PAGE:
Early Life and Education

Hector-Germain Guimard was born in Lyons in March 1867. He was the first of several major architects to be born that year, two months before Frank Lloyd Wright, four months before Henry Hornbostel, and nine before Josef Maria Olbrich. His father was an orthopedist originally from Toucy, while his mother was a seamstress from Larajasse. Guimard developed a difficult relationship with his parents: at age thirteen the family moved from Lyons to Levallois-Perret, just outside the northwestern city limits of Paris, and soon afterward Guimard apparently ran away from home, finding refuge in the home of Apollonie Grivellé, a rich landowner in the suburban 16th arrondissement of Paris.

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Hector Guimard Biography Continues

Important Art by Hector Guimard

The below artworks are the most important by Hector Guimard - that both overview the major creative periods, and highlight the greatest achievements by the artist.

École du Sacré Coeur (Sacred Heart School), Paris (1895)

École du Sacré Coeur (Sacred Heart School), Paris (1895)

Artwork description & Analysis: Guimard's first significant work, the École du Sacré Coeur, an elementary education facility in the 16th arrondissement, shows the way that he uses technological innovations to improve on a classic building type in French architecture. The building exhibits the usual features of most French primary schools: the bands of yellow brick or stone punctuated by large panels of windows, often topped by shallow arched lintels of red brick, like on the upper level.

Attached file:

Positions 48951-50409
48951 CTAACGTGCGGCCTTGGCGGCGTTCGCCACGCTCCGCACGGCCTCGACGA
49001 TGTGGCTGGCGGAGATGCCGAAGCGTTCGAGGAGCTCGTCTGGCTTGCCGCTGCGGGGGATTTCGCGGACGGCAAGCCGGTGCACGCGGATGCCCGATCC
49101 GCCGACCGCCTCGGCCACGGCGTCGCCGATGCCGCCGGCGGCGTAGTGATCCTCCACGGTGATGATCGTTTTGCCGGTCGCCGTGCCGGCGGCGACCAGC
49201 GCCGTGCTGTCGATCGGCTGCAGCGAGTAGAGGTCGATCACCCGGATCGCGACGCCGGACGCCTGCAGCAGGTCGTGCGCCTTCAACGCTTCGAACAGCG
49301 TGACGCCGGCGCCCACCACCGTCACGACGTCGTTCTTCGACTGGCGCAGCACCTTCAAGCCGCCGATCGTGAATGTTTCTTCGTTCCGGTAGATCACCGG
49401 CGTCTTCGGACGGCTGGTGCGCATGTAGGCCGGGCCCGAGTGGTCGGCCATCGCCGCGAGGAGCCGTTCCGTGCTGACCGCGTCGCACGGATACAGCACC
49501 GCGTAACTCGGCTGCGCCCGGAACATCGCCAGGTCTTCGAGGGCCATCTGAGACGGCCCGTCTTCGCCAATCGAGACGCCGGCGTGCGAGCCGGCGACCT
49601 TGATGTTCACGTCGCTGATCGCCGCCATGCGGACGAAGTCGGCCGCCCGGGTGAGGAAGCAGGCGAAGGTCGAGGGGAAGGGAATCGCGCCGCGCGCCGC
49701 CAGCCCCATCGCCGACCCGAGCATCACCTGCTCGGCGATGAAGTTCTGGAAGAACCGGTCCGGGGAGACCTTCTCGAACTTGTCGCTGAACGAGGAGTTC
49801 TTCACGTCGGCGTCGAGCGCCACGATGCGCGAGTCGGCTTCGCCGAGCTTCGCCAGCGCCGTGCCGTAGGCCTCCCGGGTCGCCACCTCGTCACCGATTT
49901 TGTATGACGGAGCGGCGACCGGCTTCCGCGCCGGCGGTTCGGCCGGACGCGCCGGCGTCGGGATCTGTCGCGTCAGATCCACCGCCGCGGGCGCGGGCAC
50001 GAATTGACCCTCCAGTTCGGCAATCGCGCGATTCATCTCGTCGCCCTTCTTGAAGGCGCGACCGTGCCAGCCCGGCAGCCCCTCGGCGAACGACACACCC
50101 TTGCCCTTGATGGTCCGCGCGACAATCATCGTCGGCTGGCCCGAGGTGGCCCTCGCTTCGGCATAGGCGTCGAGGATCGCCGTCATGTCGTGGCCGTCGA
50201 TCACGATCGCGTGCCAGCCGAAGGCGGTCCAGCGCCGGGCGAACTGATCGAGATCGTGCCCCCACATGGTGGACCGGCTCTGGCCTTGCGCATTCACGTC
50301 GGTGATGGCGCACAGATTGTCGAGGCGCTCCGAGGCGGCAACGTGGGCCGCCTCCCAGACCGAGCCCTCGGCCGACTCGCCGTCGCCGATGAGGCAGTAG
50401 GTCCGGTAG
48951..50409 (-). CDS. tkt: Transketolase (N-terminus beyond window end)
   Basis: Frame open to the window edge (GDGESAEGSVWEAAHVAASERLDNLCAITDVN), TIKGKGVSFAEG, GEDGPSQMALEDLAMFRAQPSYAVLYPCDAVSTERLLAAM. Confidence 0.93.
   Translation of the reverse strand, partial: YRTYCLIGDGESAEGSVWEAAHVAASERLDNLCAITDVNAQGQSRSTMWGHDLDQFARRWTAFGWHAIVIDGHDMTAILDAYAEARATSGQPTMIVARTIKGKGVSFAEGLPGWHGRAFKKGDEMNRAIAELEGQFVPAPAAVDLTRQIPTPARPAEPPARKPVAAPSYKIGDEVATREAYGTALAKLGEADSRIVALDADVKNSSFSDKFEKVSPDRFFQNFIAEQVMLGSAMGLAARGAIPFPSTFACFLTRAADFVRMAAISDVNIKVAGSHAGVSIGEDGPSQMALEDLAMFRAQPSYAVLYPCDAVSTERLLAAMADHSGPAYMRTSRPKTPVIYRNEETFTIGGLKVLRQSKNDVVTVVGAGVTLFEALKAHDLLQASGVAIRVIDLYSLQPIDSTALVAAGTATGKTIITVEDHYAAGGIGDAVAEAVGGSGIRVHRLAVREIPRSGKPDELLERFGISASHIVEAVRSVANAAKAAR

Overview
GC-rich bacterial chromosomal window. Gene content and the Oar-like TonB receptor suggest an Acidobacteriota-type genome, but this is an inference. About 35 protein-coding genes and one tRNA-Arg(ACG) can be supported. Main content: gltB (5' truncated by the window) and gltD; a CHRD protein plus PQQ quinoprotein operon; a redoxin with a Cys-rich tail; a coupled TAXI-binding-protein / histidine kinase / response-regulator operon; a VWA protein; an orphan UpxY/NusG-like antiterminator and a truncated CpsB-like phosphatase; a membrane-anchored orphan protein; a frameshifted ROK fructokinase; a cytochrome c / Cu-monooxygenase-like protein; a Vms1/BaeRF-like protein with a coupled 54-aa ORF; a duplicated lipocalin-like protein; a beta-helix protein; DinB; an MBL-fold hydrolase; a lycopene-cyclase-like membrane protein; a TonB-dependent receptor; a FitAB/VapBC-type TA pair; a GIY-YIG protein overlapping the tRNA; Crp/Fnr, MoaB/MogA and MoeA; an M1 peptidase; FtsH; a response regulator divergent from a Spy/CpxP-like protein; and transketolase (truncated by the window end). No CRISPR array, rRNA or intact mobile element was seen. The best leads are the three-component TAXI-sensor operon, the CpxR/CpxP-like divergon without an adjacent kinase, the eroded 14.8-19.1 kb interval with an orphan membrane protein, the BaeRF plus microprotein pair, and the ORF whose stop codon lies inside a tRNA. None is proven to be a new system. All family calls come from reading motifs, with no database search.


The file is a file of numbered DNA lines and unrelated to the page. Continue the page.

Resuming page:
The key feature of the structure, however, is at ground level, where Guimard has used pairs of inclined iron columns arranged in a V shape (seen here) to raise all the classroom space one floor above. The scheme is directly taken from a design by Eugene-Emmanuel Viollet-le-duc for just such a school, to demonstrate the possibilities of iron structural technology. Here, Guimard has rotated the columns 90 degrees from Viollet's plan to align with the plane of the façades and thus clear the space at ground level under the rest of the structure as a playground, thus solving the problem of the limited space on the site. Much of this area at ground level, however, was enclosed in the 1950s, which eliminated this recreational function.